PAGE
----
With websites, even those based in USA, or in any way subject to the action of US law, Removal of say up to 80% of URL pages that you Notify is excellent going.

The reasons for the apparent conundrum of ‘why not 100%?’ are:

Piracy (which is the offence of stealing for commercial reasons copyrighted items) is very much a game of cat and mouse for holders who choose to police their IP online.  Circumventions, not just of security locks placed on software etc by IP holders, but of Federal and other law and regulation are ever being sought out – and found – by pirates and by counterfeiters (counterfeiters steal Trade Marks).

There are available to US website owners playing this game:

  • Proxy services providing them anonymity
  •  ISP services which serve to obscure their whereabouts
  • Freedom to register their website at a foreign location
  • Freedom to repost an infringing item just as soon as the IP holder has ticked it off as ‘done and dusted’

together with many other ‘ways and wiles’ with which to evade the force of the law.

So – is it worthwhile or is it not to attempt to enforce? The chief plusses for enforcing are:

  • The USA and the EU remain the two largest unified trading areas in the world
  •  To get two-thirds or more of infringing items off the web from websites which chiefly are serving consumers within these trading areas is no small beer.
  • To deter the small guy from a quick download or the dark purchase by frustrating his cursory search of Google and/or Bing is a big gain also. He is the guy who will likely go out thereafter and buy a real copy/item instead.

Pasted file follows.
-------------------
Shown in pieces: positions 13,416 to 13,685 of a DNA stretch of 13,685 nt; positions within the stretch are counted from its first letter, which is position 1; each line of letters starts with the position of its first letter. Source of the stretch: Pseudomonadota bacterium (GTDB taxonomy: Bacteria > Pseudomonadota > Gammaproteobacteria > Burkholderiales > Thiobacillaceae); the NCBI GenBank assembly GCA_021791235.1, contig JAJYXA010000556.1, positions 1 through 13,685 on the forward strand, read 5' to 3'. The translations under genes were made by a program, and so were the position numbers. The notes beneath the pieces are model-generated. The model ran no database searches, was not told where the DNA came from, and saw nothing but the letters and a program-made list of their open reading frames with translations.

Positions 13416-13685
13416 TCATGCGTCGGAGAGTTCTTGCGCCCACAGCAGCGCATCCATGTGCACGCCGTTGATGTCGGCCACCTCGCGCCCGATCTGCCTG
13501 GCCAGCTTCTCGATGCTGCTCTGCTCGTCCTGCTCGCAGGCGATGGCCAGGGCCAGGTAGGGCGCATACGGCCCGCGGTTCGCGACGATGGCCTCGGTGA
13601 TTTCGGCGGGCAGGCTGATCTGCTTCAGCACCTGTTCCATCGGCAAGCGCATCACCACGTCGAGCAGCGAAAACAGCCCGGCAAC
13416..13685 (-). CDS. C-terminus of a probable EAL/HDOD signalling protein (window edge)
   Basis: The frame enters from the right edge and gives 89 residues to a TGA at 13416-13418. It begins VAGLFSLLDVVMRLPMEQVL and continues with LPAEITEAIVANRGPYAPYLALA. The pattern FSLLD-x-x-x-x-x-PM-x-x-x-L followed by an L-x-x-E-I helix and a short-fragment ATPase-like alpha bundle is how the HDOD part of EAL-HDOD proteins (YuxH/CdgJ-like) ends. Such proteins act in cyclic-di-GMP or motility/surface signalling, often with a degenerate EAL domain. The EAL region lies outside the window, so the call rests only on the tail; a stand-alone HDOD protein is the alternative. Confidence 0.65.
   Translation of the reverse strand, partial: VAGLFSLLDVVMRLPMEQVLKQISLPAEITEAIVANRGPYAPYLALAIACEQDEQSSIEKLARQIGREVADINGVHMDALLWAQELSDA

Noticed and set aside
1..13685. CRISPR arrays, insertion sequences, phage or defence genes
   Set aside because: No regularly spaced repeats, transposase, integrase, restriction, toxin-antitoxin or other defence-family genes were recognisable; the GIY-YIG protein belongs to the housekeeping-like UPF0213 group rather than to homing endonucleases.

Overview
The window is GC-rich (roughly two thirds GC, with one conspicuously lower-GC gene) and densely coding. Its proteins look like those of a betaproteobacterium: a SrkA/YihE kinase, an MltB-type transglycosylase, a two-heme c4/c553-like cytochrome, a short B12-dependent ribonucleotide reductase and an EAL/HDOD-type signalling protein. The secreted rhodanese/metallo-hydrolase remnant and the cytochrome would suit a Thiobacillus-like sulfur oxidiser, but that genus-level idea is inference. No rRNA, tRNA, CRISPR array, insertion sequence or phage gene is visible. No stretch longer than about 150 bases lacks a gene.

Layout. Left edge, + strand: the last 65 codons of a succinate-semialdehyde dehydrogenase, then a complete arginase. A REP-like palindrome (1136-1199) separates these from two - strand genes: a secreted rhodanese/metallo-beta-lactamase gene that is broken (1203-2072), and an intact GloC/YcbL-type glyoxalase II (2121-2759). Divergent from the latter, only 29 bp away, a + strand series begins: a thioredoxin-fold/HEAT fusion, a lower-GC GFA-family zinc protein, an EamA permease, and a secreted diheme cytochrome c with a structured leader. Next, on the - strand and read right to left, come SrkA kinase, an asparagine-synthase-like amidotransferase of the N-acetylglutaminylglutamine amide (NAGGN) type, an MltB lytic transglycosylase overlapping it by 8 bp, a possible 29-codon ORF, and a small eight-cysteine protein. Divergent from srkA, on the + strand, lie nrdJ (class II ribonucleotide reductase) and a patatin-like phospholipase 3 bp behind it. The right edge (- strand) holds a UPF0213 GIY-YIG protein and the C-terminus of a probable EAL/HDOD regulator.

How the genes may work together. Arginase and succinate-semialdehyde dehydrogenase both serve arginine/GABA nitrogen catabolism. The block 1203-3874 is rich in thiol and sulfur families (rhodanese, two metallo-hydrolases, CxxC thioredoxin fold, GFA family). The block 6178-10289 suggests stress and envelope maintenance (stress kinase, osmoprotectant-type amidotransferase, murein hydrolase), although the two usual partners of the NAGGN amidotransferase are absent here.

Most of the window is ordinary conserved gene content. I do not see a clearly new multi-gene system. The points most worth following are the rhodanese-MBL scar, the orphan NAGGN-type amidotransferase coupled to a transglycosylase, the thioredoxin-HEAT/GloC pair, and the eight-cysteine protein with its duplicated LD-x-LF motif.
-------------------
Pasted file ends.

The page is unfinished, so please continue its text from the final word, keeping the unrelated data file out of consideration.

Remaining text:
These are not small compensations.

Be aware that benefits in added sales from successful enforcement are difficult to asses or to claim – that is the nature of the beast – the complexity of the web situation and the insuperable data and statistical difficulties cause it to be so.

What you will gain – and which can be invaluable – is for your Company to be seen and to be known as a company which is doing something about its problem on the web.

You might consider this aspect of ‘for appearances sake’ from the following perspectives:

  • Your authentic customer will be far happier (to feel she has not been an ‘honest fool’ to have paid the full price. Her resentment at the pirates etc will be allayed and she will congratulate you for that in her heart)
  • You are able to use your enforcement work as excellent company Public Relations and Press Copy. (Regular citizens will feel that here is a company which supports order and rectitude)
  • Your distributor chain – if you have one – will be delighted that their interests are at the heart of your company IP policy
  • The adverse publicity for your Brand and products that is to be had from the guy who goes public about his fake item ‘not working’ or ‘falling apart’ (the average joe/joanne of this type blames the Brand regardless one finds) is largely countered by your stream of steady strong enforcement PR and press copy etc.
  • Generally your reputation as a company will rise and gain in respect; and even amongst the IP thieves you will be known to be a force to be reckoned with – and sometimes your products will even be avoided by them – for easier pickings – or if you want to be callous – for competitors’ Brands.

So, you will have to weigh up for yourself the enforcement-of-the-web route in the light of your particular needs and desires as a company-businessperson and IP holder. Different businesses innately own to differing properties and priorities; as well as their varied owners wearing differing temperaments and predilections.

There are pros and cons then, as with any course of action. No overwhelming Yes and no resounding No. Undoubtedly there is ground to be gained: but is it worthwhile for you? Are the costs and effort required for you to go for them too resource-absorbing?

Yours is the choice.